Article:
In bankruptcy proceedings such as Chapter 7 liquidation, the debtor must often surrender certain property that is subject to a lien. However in such circumstances that property may be of paramount importance to the debtor and their continuing well-being. An example of such property would be the debtor’s automobile. Like most Americans today accomplishing your daily duties is nearly impossible without proper transportation, which is why it is easy to understand how losing one’s car can completely de-rail one’s ability to earn a living. Under bankruptcy law it is normal for someone to surrender their personal property to the estate but in some circumstances debtors are offered the opportunity to keep possession of certain property.
A Reaffirmation allows the debtor to reinstate personal liability on a debt where the debt is secured by property that the debtor desires to retain. In return for such a reinstatement, the creditor promises that, as long as payments are made, the creditor will not reposes, or take back the property. However such an agreement is only enforceable only if it meets the requirement of section 524(c) of the bankruptcy code. Under this provision the agreements must be made before the granting of the discharge, contain very specific disclosures as allowed in section 524(k) of the code, be filed with the court accompanied by an affidavit reporting voluntary agreement and no undue hardship, and not have been rescinded prior to discharge or within 60 days after filing.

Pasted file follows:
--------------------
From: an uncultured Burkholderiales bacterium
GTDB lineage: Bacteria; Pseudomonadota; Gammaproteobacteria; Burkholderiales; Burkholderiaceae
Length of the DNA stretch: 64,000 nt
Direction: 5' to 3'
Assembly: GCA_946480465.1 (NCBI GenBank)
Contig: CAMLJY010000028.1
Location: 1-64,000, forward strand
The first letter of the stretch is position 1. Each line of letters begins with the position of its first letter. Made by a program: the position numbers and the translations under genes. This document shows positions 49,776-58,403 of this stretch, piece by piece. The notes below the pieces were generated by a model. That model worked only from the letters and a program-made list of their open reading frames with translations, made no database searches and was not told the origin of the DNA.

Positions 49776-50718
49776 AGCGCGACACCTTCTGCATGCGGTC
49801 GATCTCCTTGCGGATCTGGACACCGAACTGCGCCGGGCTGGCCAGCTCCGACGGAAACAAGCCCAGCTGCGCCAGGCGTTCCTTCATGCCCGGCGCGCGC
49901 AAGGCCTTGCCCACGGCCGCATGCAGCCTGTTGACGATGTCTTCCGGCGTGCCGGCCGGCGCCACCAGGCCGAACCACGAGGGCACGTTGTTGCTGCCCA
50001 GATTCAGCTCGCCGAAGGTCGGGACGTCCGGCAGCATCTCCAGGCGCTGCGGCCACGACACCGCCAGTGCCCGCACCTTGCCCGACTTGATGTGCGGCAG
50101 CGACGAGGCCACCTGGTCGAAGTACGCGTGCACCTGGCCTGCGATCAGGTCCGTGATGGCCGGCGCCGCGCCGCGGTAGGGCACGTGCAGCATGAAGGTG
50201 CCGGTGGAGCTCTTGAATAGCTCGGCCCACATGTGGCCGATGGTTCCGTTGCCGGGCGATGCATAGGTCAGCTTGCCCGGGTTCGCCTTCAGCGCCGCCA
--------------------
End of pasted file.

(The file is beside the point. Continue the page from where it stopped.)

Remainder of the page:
It is worth noting however that if a debtor does not reaffirm on personal property included in the statement of intention of the debtors bankruptcy petition within 30 days after the first meeting of the creditors, the automatic stay as to that property will terminate. Essentially the debtor is under a bit of a time limit to reaffirm if he wants to keep a certain piece of personal property. What all of this means is that reaffirmation agreements allow the debtor to retain possession of collateral which otherwise would be subject to repossession or surrender.